Brooklyn Journal of International Law


Hedi Viterbo

First Page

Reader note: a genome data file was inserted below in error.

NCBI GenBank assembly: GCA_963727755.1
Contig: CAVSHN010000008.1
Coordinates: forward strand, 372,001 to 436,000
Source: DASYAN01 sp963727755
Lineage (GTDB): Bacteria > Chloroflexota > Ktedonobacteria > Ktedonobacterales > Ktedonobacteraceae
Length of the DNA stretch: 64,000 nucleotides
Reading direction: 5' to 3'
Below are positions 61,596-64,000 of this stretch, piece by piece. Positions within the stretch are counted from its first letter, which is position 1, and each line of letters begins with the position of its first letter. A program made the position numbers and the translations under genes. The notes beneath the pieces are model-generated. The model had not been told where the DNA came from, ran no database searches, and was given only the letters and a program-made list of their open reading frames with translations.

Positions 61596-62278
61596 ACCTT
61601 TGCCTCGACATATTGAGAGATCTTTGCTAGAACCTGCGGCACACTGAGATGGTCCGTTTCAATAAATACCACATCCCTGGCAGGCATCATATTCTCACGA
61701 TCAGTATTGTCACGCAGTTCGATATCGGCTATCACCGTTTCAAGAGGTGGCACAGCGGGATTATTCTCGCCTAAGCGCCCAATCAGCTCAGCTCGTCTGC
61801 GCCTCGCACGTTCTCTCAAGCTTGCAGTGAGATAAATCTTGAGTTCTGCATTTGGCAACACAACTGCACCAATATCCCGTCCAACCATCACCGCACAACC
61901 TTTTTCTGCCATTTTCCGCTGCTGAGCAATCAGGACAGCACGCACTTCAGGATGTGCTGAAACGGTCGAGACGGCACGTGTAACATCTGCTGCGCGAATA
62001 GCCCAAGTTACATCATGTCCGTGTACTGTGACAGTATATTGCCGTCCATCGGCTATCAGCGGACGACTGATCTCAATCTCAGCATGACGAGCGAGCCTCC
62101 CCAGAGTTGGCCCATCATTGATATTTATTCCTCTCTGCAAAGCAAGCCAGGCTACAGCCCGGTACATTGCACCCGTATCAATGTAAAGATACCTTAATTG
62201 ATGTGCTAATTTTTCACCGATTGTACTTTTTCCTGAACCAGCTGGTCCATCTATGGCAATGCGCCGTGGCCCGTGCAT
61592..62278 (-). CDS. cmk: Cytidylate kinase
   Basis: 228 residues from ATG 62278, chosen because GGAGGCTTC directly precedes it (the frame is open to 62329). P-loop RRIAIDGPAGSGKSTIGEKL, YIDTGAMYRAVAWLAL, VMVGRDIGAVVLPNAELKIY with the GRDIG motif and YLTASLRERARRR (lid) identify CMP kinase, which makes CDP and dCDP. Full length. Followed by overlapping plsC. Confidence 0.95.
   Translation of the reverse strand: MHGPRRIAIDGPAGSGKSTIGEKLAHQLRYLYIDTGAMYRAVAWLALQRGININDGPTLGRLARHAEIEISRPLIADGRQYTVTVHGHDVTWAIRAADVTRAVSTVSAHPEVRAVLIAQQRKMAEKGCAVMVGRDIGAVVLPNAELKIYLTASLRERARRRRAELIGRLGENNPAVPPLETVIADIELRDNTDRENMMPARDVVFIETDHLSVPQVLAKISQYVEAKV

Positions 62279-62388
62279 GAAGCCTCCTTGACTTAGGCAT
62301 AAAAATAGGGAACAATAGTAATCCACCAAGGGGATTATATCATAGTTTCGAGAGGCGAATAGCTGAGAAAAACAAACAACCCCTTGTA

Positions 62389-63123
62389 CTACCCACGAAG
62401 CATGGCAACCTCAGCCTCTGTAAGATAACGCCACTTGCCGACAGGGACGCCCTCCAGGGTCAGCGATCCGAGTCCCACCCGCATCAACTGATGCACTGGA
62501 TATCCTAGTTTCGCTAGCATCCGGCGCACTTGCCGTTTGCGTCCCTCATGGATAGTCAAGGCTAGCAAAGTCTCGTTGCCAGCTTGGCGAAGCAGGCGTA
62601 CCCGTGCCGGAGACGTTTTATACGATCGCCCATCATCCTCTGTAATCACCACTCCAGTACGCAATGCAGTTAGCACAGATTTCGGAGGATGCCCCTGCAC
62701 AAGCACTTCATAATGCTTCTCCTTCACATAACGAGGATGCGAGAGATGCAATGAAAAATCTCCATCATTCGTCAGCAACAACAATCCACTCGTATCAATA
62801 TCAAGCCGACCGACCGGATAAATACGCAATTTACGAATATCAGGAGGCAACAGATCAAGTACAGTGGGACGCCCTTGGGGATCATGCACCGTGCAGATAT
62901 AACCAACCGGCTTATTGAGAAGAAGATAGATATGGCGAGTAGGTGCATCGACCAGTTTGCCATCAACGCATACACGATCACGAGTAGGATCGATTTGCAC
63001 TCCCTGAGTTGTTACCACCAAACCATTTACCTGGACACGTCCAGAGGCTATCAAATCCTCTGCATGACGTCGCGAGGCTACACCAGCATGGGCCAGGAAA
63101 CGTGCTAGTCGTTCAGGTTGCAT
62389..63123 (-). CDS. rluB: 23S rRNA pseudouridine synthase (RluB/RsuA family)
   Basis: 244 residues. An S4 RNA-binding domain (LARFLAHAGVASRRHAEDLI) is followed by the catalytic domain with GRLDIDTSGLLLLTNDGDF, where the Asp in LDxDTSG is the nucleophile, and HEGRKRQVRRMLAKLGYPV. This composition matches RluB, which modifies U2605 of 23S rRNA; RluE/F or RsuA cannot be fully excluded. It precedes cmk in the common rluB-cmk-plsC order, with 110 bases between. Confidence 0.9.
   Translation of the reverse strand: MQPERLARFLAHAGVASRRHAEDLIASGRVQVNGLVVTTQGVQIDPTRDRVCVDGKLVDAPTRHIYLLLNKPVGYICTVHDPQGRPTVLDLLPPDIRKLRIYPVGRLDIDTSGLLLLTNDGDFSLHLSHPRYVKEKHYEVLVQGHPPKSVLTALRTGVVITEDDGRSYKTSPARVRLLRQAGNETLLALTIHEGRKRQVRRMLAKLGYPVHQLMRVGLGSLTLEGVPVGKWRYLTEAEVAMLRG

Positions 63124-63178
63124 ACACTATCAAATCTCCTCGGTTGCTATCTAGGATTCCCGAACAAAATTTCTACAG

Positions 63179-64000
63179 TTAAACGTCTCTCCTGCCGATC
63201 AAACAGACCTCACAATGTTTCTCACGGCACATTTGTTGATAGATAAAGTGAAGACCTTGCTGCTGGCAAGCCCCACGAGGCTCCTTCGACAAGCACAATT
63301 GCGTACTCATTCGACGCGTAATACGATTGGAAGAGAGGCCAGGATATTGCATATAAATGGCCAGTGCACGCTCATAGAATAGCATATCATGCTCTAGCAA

This article takes analogy as both its mode and object of inquiry, to canvas the relationship between historical-geographical analogies and generational segregation (the large-scale separation of children and adults) from three complementary perspectives. First, due to restrictions recently introduced by the Israeli authorities, Palestinian prisoners have been prevented from reading popular study materials dealing with both Indigenous child removal and analogies concerning settler-indigenous relations in North America and Australia. This article revives the critical potential of this encounter with analogies and accounts by asserting an analogy between the removal of indigenous children to boarding schools in the United States and Canada, Australia’s aboriginal “stolen generations,” and the increased separation of Palestinian children and adults in Israeli custody. This analogy highlights key parallels: the deleterious effects of allegedly benevolent generational segregation, the invocation of law and children’s “best interests,” the severance of unwanted intergenerational influences, the targeting of children due to their presumed plasticity, the use of separation to govern adults, and links between generational segregation, “national security,” and incarceration. Second, these analogies—those that Palestinians explored in Israeli prison and the generational segregation analogy developed here—partly overlap with, and acquire their potential and implications from other analogies, concerning settler-indigenous relations in North America, Australia, and Israel-Palestine. This article examines the roles such analogies have played, and their alignment with competing ideologies, across a range of legal and political discourse over the past two centuries. Finally, to maximize the critical potential of such historical-geographical analogies, this article offers a conceptual critique of three relevant discourses: legalistic analogies concerning generational segregation, which leave unchallenged the broader field of child law and policy on which such segregation hinges; analogies between North America, Australia, and Israel-Palestine that rigidly conceptualize (settler) colonialism; and a tendency to reduce analogy to similarity. Bringing into conversation previously separate bodies of scholarship, these three interdependent perspectives shed new light on important yet hitherto unexamined issues at the intersection of analogy and generational segregation.